02 July 2011

from the only soapbox i never tire of standing on. sorry.

yesterday i went to bookmans, and visiting there is always the best because it's really only populated by hippies, hipsters, and old people (because i'm almost positive i'm not an old person, i guess i fall somewhere between the first two... a hipstie?).  it's a really eclectic group of people, and for some reason i think it's funny that they can all come together in one place and nobody finds it peculiar.

after i consciously avoided the gardening section because i didn't want to get excited about growing plants again, i took home this book on journal writing.  it's definitely the most holistically-conscious book on writing i think i've ever read in my life, and i'm almost positive that the author (who, in fact, is a retired english professor from asu) is a total hippie.  but in the beginning, he shows an excerpt from his journal to show what kind of journal writing he means for readers of his book (or students of his class) to aim for, and it's pretty incredible.  reading his journal is like reading a story, it's all narrative.  personally i'm not sure if i'm capable of producing anything like that in my own journal writing, and i'm not sure if i even want to journal that way.

there's something about today i did this, and then i did this, and it made me feel this way that i like about journals.  it's raw and natural, it hasn't been messed with, and i like it that way.  as much as i love stories and believe that they have real power and a place in this world, i don't want my life to read like one.  what i'm experiencing and what everyone else experiences in life is real.  are stories based on real life?  generally speaking, yes.  but it is my belief that the way in which journals and stories are written and presented should be kept separate.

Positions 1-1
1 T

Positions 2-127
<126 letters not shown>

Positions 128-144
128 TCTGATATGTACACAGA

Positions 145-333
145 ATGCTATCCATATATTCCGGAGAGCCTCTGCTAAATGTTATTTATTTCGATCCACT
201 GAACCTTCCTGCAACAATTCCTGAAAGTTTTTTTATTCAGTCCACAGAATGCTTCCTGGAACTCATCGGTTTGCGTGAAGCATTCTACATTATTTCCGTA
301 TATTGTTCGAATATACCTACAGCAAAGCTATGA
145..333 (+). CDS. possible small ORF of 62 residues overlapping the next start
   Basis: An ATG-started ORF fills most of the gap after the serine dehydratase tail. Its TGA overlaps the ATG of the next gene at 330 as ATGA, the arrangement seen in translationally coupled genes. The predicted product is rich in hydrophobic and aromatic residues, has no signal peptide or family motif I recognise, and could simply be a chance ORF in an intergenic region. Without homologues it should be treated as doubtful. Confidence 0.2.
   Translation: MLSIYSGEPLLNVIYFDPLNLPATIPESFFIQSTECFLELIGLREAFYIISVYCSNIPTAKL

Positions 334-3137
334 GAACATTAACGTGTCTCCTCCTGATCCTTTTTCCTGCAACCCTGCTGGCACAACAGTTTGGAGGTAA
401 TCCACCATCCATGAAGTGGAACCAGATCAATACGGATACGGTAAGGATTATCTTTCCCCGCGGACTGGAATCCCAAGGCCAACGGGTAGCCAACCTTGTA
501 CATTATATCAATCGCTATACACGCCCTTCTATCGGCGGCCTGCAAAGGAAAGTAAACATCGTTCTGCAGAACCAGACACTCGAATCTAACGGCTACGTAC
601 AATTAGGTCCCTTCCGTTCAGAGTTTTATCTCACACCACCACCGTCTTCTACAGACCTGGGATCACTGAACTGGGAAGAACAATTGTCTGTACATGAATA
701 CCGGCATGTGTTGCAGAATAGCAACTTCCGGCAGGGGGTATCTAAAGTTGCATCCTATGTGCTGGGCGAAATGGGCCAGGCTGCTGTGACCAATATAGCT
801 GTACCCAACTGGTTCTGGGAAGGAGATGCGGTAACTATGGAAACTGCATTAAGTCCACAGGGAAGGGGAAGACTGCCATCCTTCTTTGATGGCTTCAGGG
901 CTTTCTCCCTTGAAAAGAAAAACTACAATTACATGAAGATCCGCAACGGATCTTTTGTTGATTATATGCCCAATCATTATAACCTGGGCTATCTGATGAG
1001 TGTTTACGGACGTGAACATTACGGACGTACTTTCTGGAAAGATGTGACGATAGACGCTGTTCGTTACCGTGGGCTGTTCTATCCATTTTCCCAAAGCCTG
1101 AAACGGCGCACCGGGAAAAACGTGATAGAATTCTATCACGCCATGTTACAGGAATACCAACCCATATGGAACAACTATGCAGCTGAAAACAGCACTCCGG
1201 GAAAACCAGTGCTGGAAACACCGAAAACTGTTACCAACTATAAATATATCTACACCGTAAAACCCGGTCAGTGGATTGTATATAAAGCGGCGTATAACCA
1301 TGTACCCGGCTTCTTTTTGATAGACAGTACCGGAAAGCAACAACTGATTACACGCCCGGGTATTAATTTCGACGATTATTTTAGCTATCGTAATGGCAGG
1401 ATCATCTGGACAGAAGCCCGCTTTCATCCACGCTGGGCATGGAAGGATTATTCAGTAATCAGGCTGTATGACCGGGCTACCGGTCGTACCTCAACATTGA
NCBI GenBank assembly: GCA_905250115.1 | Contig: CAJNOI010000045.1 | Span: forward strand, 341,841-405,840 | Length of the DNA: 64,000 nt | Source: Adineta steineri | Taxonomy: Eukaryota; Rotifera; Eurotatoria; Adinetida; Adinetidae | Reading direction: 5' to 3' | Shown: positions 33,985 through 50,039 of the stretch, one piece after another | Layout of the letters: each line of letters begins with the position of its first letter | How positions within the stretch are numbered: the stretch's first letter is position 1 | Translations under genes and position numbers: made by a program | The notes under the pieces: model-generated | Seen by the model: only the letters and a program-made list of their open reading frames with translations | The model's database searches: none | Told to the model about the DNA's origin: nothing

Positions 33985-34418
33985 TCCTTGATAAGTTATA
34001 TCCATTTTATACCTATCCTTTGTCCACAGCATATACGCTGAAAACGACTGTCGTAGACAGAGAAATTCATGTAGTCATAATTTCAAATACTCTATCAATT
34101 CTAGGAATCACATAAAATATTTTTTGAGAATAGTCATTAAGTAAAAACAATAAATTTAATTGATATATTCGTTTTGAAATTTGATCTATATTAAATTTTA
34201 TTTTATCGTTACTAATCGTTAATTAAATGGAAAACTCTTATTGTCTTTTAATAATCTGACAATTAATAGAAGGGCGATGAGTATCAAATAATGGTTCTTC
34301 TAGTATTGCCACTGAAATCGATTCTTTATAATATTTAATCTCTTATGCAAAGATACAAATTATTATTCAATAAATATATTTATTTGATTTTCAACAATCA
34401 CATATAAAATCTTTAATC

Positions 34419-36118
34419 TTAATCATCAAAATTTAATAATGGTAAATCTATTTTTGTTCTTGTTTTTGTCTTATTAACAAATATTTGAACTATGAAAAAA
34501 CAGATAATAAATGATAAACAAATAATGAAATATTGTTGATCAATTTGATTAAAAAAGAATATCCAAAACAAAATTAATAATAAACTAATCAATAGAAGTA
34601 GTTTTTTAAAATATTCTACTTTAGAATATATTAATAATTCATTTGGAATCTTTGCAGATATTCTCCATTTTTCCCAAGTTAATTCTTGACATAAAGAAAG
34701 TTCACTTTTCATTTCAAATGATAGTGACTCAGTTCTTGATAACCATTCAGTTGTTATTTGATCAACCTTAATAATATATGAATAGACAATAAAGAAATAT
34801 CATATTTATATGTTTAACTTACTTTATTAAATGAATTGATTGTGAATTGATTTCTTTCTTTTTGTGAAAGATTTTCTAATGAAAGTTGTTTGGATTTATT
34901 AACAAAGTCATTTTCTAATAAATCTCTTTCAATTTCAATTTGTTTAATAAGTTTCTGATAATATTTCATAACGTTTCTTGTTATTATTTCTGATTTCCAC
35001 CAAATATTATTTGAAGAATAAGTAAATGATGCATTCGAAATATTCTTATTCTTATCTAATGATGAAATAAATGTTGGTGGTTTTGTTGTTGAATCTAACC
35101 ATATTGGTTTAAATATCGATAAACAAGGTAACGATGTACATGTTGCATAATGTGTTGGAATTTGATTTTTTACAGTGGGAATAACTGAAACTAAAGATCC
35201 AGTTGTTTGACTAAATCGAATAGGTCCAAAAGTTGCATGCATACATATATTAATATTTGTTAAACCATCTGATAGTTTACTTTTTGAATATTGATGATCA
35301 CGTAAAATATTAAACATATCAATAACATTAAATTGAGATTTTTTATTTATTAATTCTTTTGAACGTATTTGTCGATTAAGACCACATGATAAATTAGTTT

therefore, as i consider this blog to be a journal of sorts, everything i've written here is real.  it's not made up; it's not published for show or any ulterior motives.

i write because, ultimately, i love people and everything this world has to offer us.  fiction treats that love.  but it's the nonfiction that connects people together through those real experiences, and there's nothing so binding as reaching communion with others by discovering that the parts of their lives they open up for others to read about are shared and understood.  we learn from each other and the emotions we feel comfortable declaring publicly.  the more organic, pure and untouched those feelings are, the more powerful they come across to those readers who may need it most.

it's an overlooked act of service that i wish would garner a little more attention every now and then, but i'm stepping off my soapbox for now.

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